"We pretty much are reiterating our concern that the data be protected and not divulged," she said. "Our members' concerns are release of information, both domestically and internationally as well."
Usually, the EPA decides what business information should be kept confidential on a case-by-case basis. A 2009 rule requiring greenhouse gas emissions reporting resulted in too much information for those decisions to be carried out in a timely manner. Since then, the agency has been working to set standards on what information should be kept confidential and what should be made public.
The EPA's rule has not yet been proposed, so it's impossible to tell what is in it. However the agency has previously asserted that data used in emissions equations are "emission data," which the Clean Air Act specifically prevents from being kept confidential.
Chemical and oil companies disagree.
They already report information about greenhouse gas emissions, but since 2010 they have opposed efforts to require the disclosure of data used to calculate those emissions.
On June 25, Gershman and other representatives from the chemical and energy industries met with officials from the EPA and the Office of Management and Budget to make their case.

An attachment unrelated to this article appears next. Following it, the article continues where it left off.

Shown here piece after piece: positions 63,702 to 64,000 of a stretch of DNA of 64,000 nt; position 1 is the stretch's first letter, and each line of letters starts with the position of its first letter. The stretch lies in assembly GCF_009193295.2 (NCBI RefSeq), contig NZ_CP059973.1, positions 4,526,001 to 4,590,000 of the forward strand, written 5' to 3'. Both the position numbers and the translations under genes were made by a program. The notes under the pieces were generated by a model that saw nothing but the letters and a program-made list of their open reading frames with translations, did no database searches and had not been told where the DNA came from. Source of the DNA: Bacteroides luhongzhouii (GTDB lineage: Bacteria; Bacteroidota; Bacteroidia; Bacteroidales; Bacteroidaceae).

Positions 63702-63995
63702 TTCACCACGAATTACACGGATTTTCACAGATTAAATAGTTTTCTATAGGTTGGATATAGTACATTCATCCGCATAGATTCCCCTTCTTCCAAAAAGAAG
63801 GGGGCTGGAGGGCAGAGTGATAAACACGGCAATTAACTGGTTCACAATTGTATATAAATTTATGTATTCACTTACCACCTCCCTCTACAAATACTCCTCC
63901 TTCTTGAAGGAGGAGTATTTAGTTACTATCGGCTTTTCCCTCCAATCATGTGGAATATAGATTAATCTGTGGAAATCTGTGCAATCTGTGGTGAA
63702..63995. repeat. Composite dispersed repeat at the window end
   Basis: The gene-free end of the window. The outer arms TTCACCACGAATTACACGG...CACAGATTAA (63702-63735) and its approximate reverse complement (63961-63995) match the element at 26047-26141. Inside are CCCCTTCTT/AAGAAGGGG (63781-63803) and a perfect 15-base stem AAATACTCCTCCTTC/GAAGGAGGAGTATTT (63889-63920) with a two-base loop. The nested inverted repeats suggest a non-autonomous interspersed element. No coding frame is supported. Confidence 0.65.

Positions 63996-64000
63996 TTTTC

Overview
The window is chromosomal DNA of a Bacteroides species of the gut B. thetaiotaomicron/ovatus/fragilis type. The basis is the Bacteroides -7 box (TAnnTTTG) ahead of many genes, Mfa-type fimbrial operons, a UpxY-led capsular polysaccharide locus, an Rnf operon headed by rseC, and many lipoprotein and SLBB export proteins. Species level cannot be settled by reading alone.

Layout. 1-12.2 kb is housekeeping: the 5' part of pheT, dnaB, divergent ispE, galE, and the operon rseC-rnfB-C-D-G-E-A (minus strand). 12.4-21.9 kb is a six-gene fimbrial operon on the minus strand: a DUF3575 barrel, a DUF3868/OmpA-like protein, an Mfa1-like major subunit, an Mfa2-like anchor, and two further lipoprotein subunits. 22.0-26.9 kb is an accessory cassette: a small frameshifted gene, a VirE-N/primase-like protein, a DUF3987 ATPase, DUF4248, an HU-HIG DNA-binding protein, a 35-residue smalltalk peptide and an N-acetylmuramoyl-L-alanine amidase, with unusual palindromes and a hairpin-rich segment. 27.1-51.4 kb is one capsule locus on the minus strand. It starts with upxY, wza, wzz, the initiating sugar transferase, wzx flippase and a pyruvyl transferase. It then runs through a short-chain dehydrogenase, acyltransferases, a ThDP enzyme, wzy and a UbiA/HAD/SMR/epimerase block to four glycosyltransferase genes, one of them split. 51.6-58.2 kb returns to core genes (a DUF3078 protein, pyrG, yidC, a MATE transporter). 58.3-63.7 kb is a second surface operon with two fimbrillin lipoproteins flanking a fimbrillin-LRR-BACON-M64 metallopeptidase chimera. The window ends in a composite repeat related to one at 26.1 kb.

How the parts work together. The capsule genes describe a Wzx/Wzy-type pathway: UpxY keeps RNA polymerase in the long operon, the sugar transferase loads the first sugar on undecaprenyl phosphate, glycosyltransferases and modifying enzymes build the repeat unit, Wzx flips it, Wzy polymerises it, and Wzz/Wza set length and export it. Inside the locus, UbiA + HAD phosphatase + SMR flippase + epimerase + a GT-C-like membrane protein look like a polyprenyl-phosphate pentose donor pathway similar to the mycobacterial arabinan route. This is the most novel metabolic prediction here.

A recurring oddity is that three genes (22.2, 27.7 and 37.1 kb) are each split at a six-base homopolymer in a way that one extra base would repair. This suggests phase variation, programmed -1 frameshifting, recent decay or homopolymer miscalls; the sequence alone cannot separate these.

That industry perspective should make it clear that requiring disclosure of data used in emissions calculations will hurt companies' bottom lines, Gershman hoped.
"There have been a number of industry folks that are concerned about this and I think we could best say that we're hopeful that EPA has listened to our concerns and the proposal contains some sort of path that would protect our trade secrets," she said.
The Federal Trade Commission (FTC) has also weighed in on behalf of the companies.
In a 2010 letter to the EPA, the agency wrote that requiring public disclosure of confidential business information "may lead to collusion that harms consumers through higher prices, decreased quality, and decreased innovation. Therefore, the FTC recommends that the EPA treat data that is an input to emission equations as confidential."
In addition to the American Chemistry Council, representatives from ExxonMobil, DuPont, Dow Chemical, Marathon Energy and Eastman Chemical Co. were at the June 25 meeting.
The EPA proposal was sent to the White House for a 90-day review in May.